Find the answer to your Linux question:
Page 1 of 2 1 2 LastLast
Results 1 to 10 of 12
Alright, I've finally successfully installed linux...I think. The only problem now is that whenever I boot linux, it initiallizes alright but after that the screen goes blank. The little light ...
Enjoy an ad free experience by logging in. Not a member yet? Register.
  1. #1
    Just Joined!
    Join Date
    Jul 2005
    Posts
    8

    Blank Screen after Initialization


    Alright, I've finally successfully installed linux...I think. The only problem now is that whenever I boot linux, it initiallizes alright but after that the screen goes blank. The little light indicator on my monitor also starts to blink, indicating sleep mode. I'm not sure why it's doing this...I'm using the free version of the SuSE 9.2 linux. Should I use a different version? Or can I simiply fix this? I've installed it twice so far, and it's happened both times, so I'm starting to wonder if I should switch to a different version. Thank you again!

  2. #2
    Linux Guru budman7's Avatar
    Join Date
    Oct 2004
    Location
    Knee deep in Grand Rapids, Michigan
    Posts
    3,242
    I just had this problem with a Windows computer.
    There were far to many programs loaded at startup.
    so there wasn't enough memory left to start the video card. A ATI card with 64 MB ram on it.

    We had to go with a lesser video card, take out all the progs that were loading, then put the better video card back in.

    This being a new install, I would check your ram and do you have a high end video card.
    How to know if you are a geek.
    when you respond to "get a life!" with "what's the URL?"
    - Birger

    New users read The FAQ

  3. #3
    Just Joined!
    Join Date
    Jul 2005
    Posts
    8
    hmmm...well, this is a computer I made for christmas, so I hope I didn't screw anything up. It's been working great so far, so I don't think that's the reason. With my memory, I have a gig, and my video card is a 256 MB geforce FX 5700...not the greatest, but it's ok I guess.

  4. #4
    Linux Guru budman7's Avatar
    Join Date
    Oct 2004
    Location
    Knee deep in Grand Rapids, Michigan
    Posts
    3,242
    Do you have an onboard video slot that you can try?
    Or a lesser video card. The one I switched to had 4 MB ram.
    Just to see if it is the video card.
    How to know if you are a geek.
    when you respond to "get a life!" with "what's the URL?"
    - Birger

    New users read The FAQ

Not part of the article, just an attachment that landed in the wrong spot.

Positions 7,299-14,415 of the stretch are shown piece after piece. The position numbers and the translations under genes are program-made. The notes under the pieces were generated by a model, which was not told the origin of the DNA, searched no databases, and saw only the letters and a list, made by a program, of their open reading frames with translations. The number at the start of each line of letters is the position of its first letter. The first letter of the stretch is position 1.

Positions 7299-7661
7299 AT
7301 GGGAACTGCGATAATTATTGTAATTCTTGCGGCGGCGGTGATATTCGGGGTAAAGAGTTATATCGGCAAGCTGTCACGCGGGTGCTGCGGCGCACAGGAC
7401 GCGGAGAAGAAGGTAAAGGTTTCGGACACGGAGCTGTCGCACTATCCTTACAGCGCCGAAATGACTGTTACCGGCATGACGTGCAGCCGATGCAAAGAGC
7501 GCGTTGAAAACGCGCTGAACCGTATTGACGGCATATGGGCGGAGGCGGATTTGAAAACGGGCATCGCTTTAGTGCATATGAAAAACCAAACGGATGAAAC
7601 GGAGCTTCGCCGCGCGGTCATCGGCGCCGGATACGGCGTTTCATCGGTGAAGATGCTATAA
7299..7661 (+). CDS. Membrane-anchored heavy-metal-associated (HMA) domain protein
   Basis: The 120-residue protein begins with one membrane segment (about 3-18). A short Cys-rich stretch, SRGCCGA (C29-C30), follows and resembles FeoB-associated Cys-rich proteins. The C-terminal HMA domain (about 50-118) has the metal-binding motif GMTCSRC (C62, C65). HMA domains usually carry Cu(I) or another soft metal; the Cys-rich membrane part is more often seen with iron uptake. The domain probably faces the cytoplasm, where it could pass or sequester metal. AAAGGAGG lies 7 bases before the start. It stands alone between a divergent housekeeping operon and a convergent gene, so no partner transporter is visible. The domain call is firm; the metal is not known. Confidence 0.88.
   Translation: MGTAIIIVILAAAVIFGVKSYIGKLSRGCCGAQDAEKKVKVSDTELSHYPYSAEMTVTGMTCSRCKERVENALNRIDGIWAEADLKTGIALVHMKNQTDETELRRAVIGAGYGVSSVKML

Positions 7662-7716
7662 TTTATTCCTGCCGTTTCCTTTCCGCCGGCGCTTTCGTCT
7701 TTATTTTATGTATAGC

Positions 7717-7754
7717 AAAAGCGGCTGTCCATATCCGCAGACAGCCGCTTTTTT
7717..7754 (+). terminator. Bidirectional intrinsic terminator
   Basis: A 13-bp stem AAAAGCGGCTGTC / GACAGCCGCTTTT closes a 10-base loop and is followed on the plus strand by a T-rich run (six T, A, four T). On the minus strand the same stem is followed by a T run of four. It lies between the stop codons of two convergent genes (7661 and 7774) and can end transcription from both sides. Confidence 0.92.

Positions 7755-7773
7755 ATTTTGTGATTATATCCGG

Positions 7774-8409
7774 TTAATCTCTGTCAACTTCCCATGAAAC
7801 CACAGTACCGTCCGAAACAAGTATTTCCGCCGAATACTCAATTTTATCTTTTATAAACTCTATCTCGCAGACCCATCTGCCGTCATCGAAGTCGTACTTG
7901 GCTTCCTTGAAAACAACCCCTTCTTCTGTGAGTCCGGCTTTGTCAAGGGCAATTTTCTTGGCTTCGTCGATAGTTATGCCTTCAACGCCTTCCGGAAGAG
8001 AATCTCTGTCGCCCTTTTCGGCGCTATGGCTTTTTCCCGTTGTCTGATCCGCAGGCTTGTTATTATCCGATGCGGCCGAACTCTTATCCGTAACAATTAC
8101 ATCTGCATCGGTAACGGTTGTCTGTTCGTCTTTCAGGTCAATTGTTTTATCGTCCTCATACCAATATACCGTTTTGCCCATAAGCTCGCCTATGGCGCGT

5. #5
    Just Joined!
    Join Date
    Jul 2005
    Posts
    8
    I have a really old one, but I'm not sure if it would work...I can try it I guess. I'll come back with results...thanks

  6. #6
    Just Joined!
    Join Date
    Jul 2005
    Posts
    8
    ok, the older video card that I *do* have can't be supported by my mother board apparently, because I can't find any place to put it...nothing lines up. Could there be any other reason for why there's a blank screen?

  7. #7
    Linux Guru budman7's Avatar
    Join Date
    Oct 2004
    Location
    Knee deep in Grand Rapids, Michigan
    Posts
    3,242
    I hope so.
    Before the windows computer where I had the problem, I had not even seen this issue before.

    And now that I look at the amount of ram you have.
    I am clueless, I hope somebody else can come along who might have experience with this issue.
    How to know if you are a geek.
    when you respond to "get a life!" with "what's the URL?"
    - Birger

    New users read The FAQ

  8. #8
    Linux Guru dylunio's Avatar
    Join Date
    Aug 2004
    Location
    Cymru
    Posts
    4,157
    Hrmm, I'm not 100% sure but it could be to do with refresh rates.

    Does the monitor work if you enter a command line with Ctrl+Alt+F1 ? or does it remain blank? If it works, login as root and run
    Code:
    sax2
    and pick a diferent monitor to the omne your've selected, but always remember to use the 'Test' feature on the new monitor untill you find one that works.

    If you can't do the above, boot a live cd like knoppix, once you have booted (in knoppix anyway) there are icons on the desktop for each partition, one will be for your SuSE install, look in that one and go to /etc/X11/xorg.conf in there there will be a section like:
    HorizSync 31.5-50

    VertRefresh 40-90
    make sure that both of these match up to the specs of the monitor, these values are usually printed on the back of the monitor. Now try and change them if they are different, you might have to right click on the SuSE partition icon on the desktop and make it writable beforhand though.

    dylunio
    Registered Linux User #371543!
    Get force-get May The Source Be With You
    /dev/null
    /dev/null2

  9. #9
    Just Joined!
    Join Date
    Jul 2005
    Posts
    8
    mmm, cool, the ctrl+alt+f1 worked, but I have no idea what the code that you gave me was supposed to do. I was able to log in though the command line thing, though I have no idea what to do after.

  10. #10
    Linux Guru dylunio's Avatar
    Join Date
    Aug 2004
    Location
    Cymru
    Posts
    4,157
    Quote Originally Posted by rangersilme
    mmm, cool, the ctrl+alt+f1 worked, but I have no idea what the code that you gave me was supposed to do. I was able to log in though the command line thing, though I have no idea what to do after.
    By typing
    Code:
    su
    [rootpass]
    sax2
    once you had logged in should start up sax2 X configuration utility, try to use that to try and find a monitor that works. If you can't find one that does, come back and say so and i'll try and explain how to do it manuly.
    Registered Linux User #371543!
    Get force-get May The Source Be With You
    /dev/null
    /dev/null2

Page 1 of 2 1 2 LastLast

Posting Permissions

  • You may not post new threads
  • You may not post replies
  • You may not post attachments
  • You may not edit your posts
  •